we would appreciate credit, and you letting us know.
We are most encouraged to work longer hours
to complete the book when we hear from readers who
found it useful. If we are doing something wrong we'd like to know
Check back for updates periodically.
Most Recent Changes
John Gieringer (of Alvernia College in Reading, Pennsylvania)
is the second half of the "we" and "us" mentioned above, and
has contributed many and varied fine examples, and caught
numerous mistakes, and made the original author need
to learn to better draw circuits! (Thanks a lot, John, ;-))
These are spread all over the first five chapters.
More on why this book is different
In case you're wondering why this book is different, here are a few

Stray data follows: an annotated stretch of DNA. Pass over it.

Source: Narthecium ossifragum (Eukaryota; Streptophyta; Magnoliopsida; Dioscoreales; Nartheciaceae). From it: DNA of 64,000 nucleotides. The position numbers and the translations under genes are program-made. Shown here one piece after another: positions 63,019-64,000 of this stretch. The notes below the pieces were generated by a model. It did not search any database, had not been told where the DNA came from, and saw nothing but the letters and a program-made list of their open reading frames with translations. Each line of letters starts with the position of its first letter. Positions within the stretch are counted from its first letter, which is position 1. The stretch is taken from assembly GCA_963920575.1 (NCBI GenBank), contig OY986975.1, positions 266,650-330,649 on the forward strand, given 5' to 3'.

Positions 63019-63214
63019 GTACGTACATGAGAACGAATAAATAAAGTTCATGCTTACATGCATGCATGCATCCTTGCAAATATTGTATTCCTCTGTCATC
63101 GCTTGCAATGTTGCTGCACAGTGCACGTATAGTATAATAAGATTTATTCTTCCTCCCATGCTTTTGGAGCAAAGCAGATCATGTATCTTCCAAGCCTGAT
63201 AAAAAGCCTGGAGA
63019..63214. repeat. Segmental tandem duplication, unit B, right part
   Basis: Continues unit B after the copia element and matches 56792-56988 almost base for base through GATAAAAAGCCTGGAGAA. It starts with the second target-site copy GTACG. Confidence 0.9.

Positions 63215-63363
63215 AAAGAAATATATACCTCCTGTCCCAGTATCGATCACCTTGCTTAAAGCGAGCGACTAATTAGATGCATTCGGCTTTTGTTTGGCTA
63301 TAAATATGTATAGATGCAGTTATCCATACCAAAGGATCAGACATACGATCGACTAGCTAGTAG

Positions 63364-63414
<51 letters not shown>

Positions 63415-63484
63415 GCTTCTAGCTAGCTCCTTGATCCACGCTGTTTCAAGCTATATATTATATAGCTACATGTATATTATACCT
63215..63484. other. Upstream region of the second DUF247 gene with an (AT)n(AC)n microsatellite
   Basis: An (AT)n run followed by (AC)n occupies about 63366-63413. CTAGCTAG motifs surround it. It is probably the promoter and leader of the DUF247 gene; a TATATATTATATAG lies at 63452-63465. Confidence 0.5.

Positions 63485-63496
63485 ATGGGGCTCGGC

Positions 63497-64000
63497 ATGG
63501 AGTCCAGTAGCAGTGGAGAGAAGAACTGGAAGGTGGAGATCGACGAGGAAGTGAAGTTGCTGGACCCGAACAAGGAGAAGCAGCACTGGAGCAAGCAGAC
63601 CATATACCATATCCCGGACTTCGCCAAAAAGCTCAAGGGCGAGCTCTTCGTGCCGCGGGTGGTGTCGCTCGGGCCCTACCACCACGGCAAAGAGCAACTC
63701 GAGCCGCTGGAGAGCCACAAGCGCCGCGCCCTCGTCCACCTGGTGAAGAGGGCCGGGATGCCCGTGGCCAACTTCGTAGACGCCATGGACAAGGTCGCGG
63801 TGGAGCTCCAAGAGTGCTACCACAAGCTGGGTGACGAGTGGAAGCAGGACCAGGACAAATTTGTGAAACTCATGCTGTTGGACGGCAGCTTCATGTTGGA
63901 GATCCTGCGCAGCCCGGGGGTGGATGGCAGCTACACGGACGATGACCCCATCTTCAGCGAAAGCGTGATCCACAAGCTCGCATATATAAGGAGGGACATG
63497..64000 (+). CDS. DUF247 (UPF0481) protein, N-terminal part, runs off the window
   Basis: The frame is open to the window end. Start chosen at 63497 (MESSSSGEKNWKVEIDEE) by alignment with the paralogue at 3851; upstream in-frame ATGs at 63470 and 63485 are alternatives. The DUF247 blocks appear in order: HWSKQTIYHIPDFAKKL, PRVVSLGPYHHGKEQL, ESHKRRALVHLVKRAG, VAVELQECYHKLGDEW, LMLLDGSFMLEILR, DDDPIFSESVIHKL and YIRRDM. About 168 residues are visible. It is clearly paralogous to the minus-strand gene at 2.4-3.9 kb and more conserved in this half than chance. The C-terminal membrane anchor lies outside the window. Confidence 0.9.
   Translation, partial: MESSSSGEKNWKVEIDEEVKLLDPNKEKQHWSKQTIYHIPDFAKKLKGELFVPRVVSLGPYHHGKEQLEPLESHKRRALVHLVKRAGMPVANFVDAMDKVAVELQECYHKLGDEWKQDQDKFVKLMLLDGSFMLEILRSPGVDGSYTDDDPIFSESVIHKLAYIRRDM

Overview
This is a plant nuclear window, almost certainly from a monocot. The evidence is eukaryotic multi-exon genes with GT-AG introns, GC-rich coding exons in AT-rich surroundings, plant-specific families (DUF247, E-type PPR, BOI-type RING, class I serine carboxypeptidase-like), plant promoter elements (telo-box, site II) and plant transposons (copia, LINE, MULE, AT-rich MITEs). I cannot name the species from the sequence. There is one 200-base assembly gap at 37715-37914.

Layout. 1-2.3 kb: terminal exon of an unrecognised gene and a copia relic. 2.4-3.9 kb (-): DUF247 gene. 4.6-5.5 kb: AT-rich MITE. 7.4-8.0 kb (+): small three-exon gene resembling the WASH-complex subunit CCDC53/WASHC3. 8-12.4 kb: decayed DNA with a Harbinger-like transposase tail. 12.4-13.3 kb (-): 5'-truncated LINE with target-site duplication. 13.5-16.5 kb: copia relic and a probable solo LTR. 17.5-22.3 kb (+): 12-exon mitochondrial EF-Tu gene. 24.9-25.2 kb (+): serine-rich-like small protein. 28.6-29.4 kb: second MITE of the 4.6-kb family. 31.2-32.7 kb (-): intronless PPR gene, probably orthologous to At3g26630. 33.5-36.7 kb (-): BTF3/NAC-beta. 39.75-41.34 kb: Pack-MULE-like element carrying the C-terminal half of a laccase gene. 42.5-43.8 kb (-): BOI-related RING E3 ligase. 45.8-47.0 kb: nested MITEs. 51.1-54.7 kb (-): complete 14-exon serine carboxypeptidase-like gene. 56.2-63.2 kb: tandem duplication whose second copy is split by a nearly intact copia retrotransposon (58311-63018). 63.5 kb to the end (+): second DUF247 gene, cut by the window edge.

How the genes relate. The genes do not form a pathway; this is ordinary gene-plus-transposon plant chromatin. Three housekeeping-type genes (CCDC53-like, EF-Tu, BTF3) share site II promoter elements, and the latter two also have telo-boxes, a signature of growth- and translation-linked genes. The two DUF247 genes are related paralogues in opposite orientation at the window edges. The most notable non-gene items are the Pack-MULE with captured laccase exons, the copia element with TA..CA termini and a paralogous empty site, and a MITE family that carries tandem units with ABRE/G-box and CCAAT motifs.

Special Thank-Yous (Michael Dougherty):
I have had a couple of people send me
edits that I have not had time to incorporate. I have them saved though,
and will include you in my acknowledgments when the time comes.
If you've sent me feedback regarding this project, this means
- You can read this book just by reading this book,
mostly without a large pad of paper
and a lot of pens
next to you trying to figure out why what we wrote is true,
or for that matter what was meant. At least that's the goal:
a book you can relax with to read calculus!
not quite right. You can, for the most part, read the book
without a lot of frustration because it's spelled out
for you in more detail than usual, though it never hurts
to have that paper and pen ready to clarify things for
yourself. And of course, exercises are included (not enough
yet but getting there) and those are usually nontrivial, requiring
a creative effort and lots of paper on the part of the